It could be argued that saying an artist is ‘good at covers’ is a backhanded compliment. However, there is nothing comparable to that of a Cat Power cover version, evident in her latest, rather aptly named, album Covers.
Cat Power nee Chan Marshall is one of modern time’s premium interpreters of popular and established works. Her covers toe the line between nostalgia and newness, as her re-workings often establish a new emotional intensity, feel or genre to her chosen songs. Cat Power proves the need for music to evolve and take on new meanings in the hands of different artists. Looking at the tracklist for this album you may not believe that someone could shift the essence or meaning of it in any profound way. But rest assured Marshall finds a way.
This is the artist’s third album of reinterpretations by classic and contemporary artists. The first being 2000’s The Covers Record, famous for her feminine reworkings of rock and blues classics by The Velvet Underground and the Rolling Stones. 2008’s Jukebox saw her challenge country and folk. Covers, however, with its diverse range of musical inspirations and reworkings is arguably the most well-rounded and accomplished album of the trio.
If there were one word to describe Covers, it would be moody. CP mixes modern pop, classic rock, and vintage folk. Opening track Frank Ocean’s ‘Bad Religion’ is nearly unrecognisable from the original. It has simple instrumentation and echoey vocals, making it disconcertingly calming. The song is perfectly produced to demonstrate Marshall’s skill in reanalysing and manipulating songs. It certainly foreshadows the emotional; twists and turns she will take on the following eleven songs.
Even Marshall is not exempt from her reworking and introspection, the following song ‘Unhate’ is a new take on her own 2006 ‘Hate’. The opening instrumentation and vocals are reminiscent of recent Portishead, grand and rich. And again ‘Unhate’ aligns with my earlier declaration of moodiness. There is something of the femme fatale with the combination of tempestuous guitar, jaunty keyboard, and rattling drums.
The third song on the album, an unexpected highlight, is ‘Pa Pa Power’. The surprise stems from the discovery that the track was by Dead Man’s Bones, the band featuring actor Ryan Gosling. I didn’t know when anyone was going to tell me Ryan Gosling was in a band, but Miss Power decided that now was a good time. I must say it was an obscure choice, but the bassy opening and soft indie-pop guitar licks pulled the listener in straight away.
As the album unfolds, Marshall’s sense of space within music comes to the fore. Her overdubbing, layering, and repetition create a whole world and story within one song. She places a smoke screen between the listener, her instruments and herself – affecting the essence of every song in groundbreaking ways. Her rendition of Lana Del Rey’s ‘White Mustang’ presents a struggle between battlement and embracement with Marshall’s vocals and the growing intensity of her band. ‘Against The Wind’ sees the most interesting experimentation of tempo and instruments out of the entire album. Kitty Wells’ ‘It Wasn’t God Who Made Honky Tonk Angels’ is a mellow jazz-blues number, transporting the listener to the back of a dark lit bar. We truly see Marshalls’ technical intellect and experimentation in its finest and most refined form.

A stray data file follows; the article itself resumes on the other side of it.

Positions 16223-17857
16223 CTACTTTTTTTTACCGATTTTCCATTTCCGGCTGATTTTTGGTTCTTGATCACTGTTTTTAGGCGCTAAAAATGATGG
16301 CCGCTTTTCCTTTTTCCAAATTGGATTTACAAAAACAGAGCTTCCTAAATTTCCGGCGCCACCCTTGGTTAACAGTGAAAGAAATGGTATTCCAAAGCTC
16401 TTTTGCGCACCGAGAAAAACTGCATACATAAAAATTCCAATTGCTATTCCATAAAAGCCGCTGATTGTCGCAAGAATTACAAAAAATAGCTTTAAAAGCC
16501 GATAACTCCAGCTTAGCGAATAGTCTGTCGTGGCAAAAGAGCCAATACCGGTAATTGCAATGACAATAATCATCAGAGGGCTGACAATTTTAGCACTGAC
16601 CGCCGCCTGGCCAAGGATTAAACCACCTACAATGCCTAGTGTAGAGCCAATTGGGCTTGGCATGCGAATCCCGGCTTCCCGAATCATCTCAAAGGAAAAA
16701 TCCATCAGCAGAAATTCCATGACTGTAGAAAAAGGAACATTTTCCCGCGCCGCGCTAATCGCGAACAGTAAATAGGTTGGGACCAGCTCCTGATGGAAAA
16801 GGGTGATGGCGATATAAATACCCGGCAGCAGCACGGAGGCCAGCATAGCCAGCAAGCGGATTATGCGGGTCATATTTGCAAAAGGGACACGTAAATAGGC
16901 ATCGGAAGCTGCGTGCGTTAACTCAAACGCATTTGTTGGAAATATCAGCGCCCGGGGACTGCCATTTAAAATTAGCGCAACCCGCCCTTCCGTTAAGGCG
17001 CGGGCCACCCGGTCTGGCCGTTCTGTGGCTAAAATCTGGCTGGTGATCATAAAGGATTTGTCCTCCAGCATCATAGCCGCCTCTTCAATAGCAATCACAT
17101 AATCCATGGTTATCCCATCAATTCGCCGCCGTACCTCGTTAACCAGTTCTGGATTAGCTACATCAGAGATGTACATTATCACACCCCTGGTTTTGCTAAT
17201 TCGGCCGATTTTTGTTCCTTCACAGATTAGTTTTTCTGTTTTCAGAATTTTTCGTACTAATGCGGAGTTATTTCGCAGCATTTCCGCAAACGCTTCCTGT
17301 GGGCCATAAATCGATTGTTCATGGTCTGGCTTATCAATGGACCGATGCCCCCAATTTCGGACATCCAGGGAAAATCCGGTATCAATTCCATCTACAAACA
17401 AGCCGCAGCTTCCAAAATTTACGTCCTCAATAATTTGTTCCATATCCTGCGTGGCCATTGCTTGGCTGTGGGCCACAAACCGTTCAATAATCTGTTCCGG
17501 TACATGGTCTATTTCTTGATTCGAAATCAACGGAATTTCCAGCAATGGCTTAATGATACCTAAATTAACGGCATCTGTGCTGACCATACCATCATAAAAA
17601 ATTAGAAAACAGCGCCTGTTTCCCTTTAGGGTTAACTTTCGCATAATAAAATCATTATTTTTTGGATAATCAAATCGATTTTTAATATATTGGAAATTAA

But not only that, she shows courage. I have never personally heard a successful Pogues cover (and trust me, I would love some recommendations). But Marshall’s take on ‘A Pair of Brown Eyes’ is something to behold. She retains some Irish charms with her folk, choir-like inspirations but offers something newly feminine to the song. Something very impressive considering the original’s context, of two men destroyed by alcoholism, struggling with heartbreak and war, finding their solace in song. Cat Power finds her own solace, taking inspiration from her struggle with alcohol. She finds a community within the long history of heartbroken lyricists.
Power delves further into her struggles with ‘Here Comes a Regular’. She ditches guitar for piano, making for a very sad song indeed.. A bereft self-reflecting on nights spent out. It feels incredibly personal: as if it were a eulogy for a previous life, Lyrics such as: “I used to live at home, now I stay at the house” have a bittersweetness, as Marshall reflects on her youth, ageing, addiction and recovery.
In my notes, while listening to the seventh track of this album, I wrote: “Endless Sea is endlessly cool”. A statement that I obviously thought was endlessly witty. But it’s true! Quite an obscure choice from Iggy Pop, Marshall transforms the song into a relaxed, bluesy track with half-spoken, half-sung vocals.I also wrote about the song, in capital letters: ‘PERCUSSION’.
Jackson Browne’s “These Days” was declared a “sunset-watching song” in my notebook, which means nothing substantial but feels right in its intent. The track reminds me of a lot of Yusuf/Cat Stevens, calm and comforting. Definitely a song to relax to. The same goes for the final track ‘Everyone wants to be Special Here’. The two songs certainly belong on a playlist somewhere entitled: ‘calm songs to meditate to’ or ‘lonely country walks’.
The only stumbling block on the album comes courtesy of Nick Cave’s ‘I Had a Dream, Joe’ – is nothing extraordinary. Not to say it’s bad, but certainly not enthralling. And in an album full of enthralling tracks, it’s something to note.
Cover records are often overlooked, seen as a carefree fun, rather than a true show of artistic capabilities. But – with Covers – Cat Power proves this point to be wrong, creating something incredibly powerful, devastating and creative.
covers is out now via Domino Recording Co.
photo credit: Mario Sorrenti